Closing the Teach For America Blogging Gap
Mar 29 2012

Tough situation.

I am lucky to have the best kids ever. My kids are, barring a few incidents this week from my boys who can be forgiven because they are exploding with too much testing, fantastically well-behaved. Also, they work hard. At the beginning of the year I had 4 “intensive” students, meaning students who read 60 words per minute or below. All 4 read at 30 wpm or below. Now, all of them have improved their comprehension and decoding and read in the mid-60s or above, which, although not on-level for a 4th grader, is the difference between not being able to read anything and being able to struggle through a lot of stuff.

One of my kids has dragged herself completely out of the intensive group into the solid middle of the class, is one of my best inferrers, and is earning Proficient grades in both Math and Reading. This girl used to burst into tears when I put a piece of paper in front of her (not exaggerating) and now she has decided she likes school. She rocks my socks.

One of my lowest boys has the best attitude I have ever seen and comes in every day ready to try 110% on stuff that is hard, boring, and repetitive. This kid is my hero. And even though his reading fluency is low (he has a learning disability that is making decoding really hard for him), his comprehension has soared this year. He is still a struggling reader, but he UNDERSTANDS most of what he reads now.

The lowest student in my class was reading at a preprimer (that’s kindergarten) level at the beginning of the year, in August. In January (when last tested), she was reading at a solidly first grade level. And while I know that first grade is not where you want to be at the age of 11, this still means that she grew 2 years of reading growth in a little more than half a year. I’m hoping she’ll be past 2nd grade by the end of the year.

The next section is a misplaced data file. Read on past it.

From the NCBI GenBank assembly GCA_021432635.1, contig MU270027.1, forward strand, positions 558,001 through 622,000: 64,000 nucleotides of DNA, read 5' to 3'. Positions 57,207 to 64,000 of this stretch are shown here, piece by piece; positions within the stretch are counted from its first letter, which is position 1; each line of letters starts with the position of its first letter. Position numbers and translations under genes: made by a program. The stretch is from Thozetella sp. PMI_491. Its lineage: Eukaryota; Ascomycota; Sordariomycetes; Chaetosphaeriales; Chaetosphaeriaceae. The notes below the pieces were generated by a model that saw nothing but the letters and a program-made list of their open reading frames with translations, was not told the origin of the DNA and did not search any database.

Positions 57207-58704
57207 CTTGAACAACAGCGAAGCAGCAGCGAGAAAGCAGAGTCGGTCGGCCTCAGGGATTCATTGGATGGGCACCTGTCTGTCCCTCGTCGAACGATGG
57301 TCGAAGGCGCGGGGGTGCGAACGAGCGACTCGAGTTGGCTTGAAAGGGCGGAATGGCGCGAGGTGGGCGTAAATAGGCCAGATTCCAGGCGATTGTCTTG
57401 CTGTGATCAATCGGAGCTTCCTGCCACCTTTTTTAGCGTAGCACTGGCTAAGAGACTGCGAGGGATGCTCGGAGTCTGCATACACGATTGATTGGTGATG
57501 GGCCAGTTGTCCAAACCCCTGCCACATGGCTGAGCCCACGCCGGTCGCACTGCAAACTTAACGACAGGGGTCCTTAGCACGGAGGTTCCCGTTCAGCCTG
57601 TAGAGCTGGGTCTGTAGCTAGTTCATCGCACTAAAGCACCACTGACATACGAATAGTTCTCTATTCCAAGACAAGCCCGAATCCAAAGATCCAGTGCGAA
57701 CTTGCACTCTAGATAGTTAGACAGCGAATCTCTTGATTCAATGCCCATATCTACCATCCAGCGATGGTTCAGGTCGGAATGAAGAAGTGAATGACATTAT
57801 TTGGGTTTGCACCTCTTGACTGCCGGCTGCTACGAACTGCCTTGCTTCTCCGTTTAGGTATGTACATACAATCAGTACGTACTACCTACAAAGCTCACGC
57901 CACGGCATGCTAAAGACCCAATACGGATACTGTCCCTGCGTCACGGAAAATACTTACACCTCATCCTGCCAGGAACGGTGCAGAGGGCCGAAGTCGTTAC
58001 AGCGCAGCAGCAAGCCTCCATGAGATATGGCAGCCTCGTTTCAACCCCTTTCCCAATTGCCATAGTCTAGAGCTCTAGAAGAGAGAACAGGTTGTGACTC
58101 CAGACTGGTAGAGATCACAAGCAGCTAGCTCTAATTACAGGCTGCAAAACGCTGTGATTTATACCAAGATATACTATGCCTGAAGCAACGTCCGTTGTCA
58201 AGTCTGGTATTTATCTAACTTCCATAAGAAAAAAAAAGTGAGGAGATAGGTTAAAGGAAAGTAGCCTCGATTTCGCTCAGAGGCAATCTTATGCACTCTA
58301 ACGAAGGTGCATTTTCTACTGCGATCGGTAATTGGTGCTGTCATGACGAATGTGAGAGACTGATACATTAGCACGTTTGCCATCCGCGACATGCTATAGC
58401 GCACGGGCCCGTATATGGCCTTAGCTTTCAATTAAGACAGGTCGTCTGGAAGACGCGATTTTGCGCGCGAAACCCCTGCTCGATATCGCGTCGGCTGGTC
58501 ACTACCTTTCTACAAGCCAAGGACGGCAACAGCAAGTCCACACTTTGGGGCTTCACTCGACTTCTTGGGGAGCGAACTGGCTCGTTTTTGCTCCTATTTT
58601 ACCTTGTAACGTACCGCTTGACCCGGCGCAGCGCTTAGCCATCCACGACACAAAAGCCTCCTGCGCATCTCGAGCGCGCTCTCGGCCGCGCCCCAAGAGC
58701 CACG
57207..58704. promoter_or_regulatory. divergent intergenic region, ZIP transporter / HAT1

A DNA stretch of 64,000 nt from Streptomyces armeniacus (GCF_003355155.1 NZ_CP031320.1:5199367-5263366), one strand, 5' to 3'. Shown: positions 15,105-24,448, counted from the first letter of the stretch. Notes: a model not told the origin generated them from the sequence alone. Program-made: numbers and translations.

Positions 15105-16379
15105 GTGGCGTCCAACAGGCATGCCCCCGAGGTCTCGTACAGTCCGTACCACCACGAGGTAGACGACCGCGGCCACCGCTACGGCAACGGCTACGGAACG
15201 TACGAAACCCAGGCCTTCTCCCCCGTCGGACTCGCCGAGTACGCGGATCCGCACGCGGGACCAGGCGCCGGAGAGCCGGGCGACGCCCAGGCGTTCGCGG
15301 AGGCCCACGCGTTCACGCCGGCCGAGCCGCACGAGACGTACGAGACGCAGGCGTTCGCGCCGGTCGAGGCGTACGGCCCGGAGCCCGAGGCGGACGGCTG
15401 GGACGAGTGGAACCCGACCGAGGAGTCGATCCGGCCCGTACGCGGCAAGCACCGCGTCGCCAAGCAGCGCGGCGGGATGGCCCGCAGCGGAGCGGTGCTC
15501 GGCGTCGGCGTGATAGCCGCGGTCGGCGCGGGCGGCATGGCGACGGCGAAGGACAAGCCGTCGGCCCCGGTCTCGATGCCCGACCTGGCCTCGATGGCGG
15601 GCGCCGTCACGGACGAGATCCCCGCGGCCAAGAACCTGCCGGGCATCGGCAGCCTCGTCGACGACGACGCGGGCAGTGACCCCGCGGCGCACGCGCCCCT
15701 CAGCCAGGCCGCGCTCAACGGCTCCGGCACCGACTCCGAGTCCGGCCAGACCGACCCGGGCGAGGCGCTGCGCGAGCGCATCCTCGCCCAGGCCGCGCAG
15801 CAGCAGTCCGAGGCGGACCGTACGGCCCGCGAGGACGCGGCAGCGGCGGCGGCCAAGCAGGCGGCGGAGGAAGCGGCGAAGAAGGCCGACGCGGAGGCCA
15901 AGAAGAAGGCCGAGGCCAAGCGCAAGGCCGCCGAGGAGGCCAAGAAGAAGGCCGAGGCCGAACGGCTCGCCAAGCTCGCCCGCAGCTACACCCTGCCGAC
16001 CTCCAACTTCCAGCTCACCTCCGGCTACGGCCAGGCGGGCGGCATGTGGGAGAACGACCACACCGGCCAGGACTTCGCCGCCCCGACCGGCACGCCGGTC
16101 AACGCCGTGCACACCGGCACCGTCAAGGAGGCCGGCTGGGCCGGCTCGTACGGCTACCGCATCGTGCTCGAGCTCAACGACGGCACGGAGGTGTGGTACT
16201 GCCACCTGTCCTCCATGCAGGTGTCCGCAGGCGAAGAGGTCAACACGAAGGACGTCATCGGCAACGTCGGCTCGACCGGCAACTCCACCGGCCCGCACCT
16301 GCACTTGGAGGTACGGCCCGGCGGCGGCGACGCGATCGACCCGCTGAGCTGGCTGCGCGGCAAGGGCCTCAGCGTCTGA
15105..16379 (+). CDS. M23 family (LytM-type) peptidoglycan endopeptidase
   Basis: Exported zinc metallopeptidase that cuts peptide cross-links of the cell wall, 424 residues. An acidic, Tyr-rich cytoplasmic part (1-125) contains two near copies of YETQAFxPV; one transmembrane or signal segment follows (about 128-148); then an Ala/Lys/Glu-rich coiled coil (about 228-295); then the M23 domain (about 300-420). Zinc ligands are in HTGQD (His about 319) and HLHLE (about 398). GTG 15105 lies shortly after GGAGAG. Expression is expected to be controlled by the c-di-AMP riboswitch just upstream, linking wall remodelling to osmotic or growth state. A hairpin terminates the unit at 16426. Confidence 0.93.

So my lowest kids have grown this year. Of course, I always wish they improved more, but I am prepared to celebrate the growth they have made this year. They have worked their tails off, and between their fabulous attitudes, the awesome work of my mentor teacher (who does 30 min of intensive reading work with all the lowest 4th graders every day), and my flailing attempts to emulate her teaching style, they’ve come a long way.

Across the hall, my friend is not having the same experience. And it’s not her fault. She doesn’t have a small group of 3-4 hard-working but struggling kids. She has a group of 7 eleven- and twelve-year-olds who refuse to pick their heads up off the table (again, not exaggerating). Three of them are my basketball players, and their self-esteem is so shot that behavior management and consequences make them shut down entirely. But how in the heck can you teach them if they refuse to read? Refuse to participate? Every single one of those kids needs one-on-one attention, but she has 23 kids. Plus, there’s not a lot you can do with the whole class in any subject that doesn’t involve at least rudimentary reading, and 5 of these 7 really cannot read it.  One of them, who is my unofficial favorite, will read with me if no one else is around, but he gets so frustrated he’s crying after 2 paragraphs (which almost makes me cry…God, I love that kid). But if any other students are around, he goofs off or declares, “I can’t read this because I’m stupid,” because, you know, if he says it first, then no one else can. Inside, he thinks he’s worthless, so outside, he won’t do anything for fear of proving himself right. All you teacher types out there, I’m seriously asking, because I may be in this spot next year and I have no idea: what do you do with this situation? How do you help them learn?

One Response

  1. Stasia

    I’ve only been really teaching for about a year or two, but it seems like learning is couched in relationship – so if the kids can sense that you care about them whether they learn or not, it kind of frees them to try…also, if there’s a ‘why’, anyone can find a ‘how’.

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